For employees, patch review often happens in the company first. Only when the company is satisfied is the patch submitted to the community. This is often done because of the perception that poor patches reflect badly on the company. The problem with pre-screening patches is that it prevents parallel review, where the company and community are both reviewing the patch. Parallel review speeds completion and avoids unnecessary refactoring.
Once a patch has been committed, it has passed full community review and is being tested by the entire development community. At this point, the patch is likely correct and can be included in proprietary software with minimal risk. The patch will also be maintained by the community from release to release.
As you can see, community involvement has unique challenges for company employees. There are often mismatches between company needs and community needs, and the company must decide if it is worth honoring the community needs or going it alone, without community involvement.
A typical case is a project that starts as community driven, but because the community requires additional changes for acceptance, or because the company needs the functionality sooner than can be accomplished using the community process, the company decides to develop on their own, with the intention to return later to the community process. The switching in and out of the community process can make development decision-making very difficult. Once outside the community process, development can stray farther and farther from community standards, making it impossible to re-enter the community process without major refactoring. The community might also develop similar functionality, making it difficult for the company-specific functionality and the community functionality to co-exist in the same code base. Consider these risks when deciding if development is to be done with or without the community.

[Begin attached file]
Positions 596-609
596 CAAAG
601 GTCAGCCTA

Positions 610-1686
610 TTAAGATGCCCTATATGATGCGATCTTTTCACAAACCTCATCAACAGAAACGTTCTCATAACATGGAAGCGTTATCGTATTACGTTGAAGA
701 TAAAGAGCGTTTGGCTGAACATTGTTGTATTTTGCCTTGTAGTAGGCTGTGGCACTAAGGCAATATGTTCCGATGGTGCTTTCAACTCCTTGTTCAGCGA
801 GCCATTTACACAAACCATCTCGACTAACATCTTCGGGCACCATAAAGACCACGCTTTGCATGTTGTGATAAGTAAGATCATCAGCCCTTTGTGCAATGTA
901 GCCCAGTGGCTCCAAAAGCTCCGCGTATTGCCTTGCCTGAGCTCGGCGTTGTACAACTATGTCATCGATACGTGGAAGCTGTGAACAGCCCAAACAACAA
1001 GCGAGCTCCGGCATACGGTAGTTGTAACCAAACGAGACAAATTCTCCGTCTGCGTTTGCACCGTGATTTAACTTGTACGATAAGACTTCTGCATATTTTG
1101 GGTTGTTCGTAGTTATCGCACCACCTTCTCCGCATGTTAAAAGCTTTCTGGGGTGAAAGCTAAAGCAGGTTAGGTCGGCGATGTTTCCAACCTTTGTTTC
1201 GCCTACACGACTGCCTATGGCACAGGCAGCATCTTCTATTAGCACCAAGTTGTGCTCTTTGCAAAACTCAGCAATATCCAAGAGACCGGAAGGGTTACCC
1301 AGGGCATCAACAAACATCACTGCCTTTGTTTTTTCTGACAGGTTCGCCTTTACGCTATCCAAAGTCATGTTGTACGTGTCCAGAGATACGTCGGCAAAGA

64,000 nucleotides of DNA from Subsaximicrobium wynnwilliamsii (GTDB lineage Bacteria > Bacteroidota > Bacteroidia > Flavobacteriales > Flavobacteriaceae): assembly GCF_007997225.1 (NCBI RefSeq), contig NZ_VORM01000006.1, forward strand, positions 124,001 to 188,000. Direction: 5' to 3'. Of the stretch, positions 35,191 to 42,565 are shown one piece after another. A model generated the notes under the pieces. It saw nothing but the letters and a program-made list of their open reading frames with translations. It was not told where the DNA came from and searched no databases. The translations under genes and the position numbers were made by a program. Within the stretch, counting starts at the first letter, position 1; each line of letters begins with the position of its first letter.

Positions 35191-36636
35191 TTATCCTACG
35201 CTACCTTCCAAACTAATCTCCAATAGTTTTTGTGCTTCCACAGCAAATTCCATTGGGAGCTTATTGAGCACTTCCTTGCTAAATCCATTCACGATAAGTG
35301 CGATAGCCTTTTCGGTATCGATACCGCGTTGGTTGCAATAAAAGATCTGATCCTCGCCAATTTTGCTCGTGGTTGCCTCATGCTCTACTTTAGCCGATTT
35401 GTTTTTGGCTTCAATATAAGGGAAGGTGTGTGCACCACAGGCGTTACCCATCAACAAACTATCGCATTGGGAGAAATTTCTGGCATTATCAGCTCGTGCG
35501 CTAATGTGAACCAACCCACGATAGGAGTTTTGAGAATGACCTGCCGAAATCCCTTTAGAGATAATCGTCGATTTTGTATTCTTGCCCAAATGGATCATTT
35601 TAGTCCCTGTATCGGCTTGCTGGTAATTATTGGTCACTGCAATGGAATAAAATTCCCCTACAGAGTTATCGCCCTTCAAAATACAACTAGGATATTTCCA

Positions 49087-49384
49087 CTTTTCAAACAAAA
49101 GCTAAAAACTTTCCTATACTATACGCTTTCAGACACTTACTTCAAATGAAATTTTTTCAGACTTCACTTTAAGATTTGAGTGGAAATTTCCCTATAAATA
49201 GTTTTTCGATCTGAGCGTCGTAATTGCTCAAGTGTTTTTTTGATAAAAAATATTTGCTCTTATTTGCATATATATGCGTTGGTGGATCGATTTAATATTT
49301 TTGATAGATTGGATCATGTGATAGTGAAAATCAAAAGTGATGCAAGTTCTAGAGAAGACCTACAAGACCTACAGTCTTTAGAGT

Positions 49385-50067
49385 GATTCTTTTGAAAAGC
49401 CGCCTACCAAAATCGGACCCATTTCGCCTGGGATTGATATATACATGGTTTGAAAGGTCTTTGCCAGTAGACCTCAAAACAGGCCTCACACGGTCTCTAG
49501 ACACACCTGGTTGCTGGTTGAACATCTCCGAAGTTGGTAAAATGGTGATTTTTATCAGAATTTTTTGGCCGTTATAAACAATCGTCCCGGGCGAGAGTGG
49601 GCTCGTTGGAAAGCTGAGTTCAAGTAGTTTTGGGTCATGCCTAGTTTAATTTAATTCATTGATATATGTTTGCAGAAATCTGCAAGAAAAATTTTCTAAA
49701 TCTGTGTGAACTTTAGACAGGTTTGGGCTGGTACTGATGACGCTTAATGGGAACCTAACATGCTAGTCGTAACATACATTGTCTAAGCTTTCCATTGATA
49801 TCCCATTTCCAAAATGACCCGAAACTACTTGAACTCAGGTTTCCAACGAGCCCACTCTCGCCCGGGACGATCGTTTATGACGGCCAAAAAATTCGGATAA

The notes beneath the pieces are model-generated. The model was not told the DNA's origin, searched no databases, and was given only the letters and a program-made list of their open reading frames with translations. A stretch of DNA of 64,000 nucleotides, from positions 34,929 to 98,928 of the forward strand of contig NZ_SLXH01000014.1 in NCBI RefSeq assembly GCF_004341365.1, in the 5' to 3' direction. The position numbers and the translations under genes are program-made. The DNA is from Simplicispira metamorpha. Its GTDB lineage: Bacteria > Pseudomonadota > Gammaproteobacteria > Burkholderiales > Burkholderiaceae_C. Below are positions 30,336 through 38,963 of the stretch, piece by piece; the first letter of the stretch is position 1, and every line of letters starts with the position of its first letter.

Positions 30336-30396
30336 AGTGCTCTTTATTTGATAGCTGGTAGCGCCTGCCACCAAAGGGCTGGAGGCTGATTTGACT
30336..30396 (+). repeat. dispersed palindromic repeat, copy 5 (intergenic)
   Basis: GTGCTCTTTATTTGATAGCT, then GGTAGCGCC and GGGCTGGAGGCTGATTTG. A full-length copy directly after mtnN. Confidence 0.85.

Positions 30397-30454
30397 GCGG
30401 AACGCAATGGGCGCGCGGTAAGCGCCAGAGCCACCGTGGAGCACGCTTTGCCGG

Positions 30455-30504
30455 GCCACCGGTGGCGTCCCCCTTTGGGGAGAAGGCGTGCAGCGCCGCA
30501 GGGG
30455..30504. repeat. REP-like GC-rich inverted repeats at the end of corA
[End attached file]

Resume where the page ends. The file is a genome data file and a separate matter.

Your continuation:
Company and community priorities can diverge, so companies should expect to do some additional work to meet the broader goals of the community. The good news is that this extra work often yields major benefits. An open source community is made up of a world-wide pool of talented developers. The group is so large and communicates so effectively that a company would be hard-pressed to duplicate the efficiency of such a community. For these reasons, even though the community process can seem complicated and rigorous, it usually does yield superior code to that developed inside a company. Hopefully this will benefit the company, and will justify the additional work required to work within the community process.
Open source communities succeed because developers are willing to share their hard work with others. While volunteers dominate most open source projects, companies also have to work like volunteers, doing extra work beyond their immediate company needs. That extra effort, donated to the community, benefits all users, and makes the software more useful. Companies effectively working with open source communities understand this dynamic and find developing with the community to be a rewarding endeavor.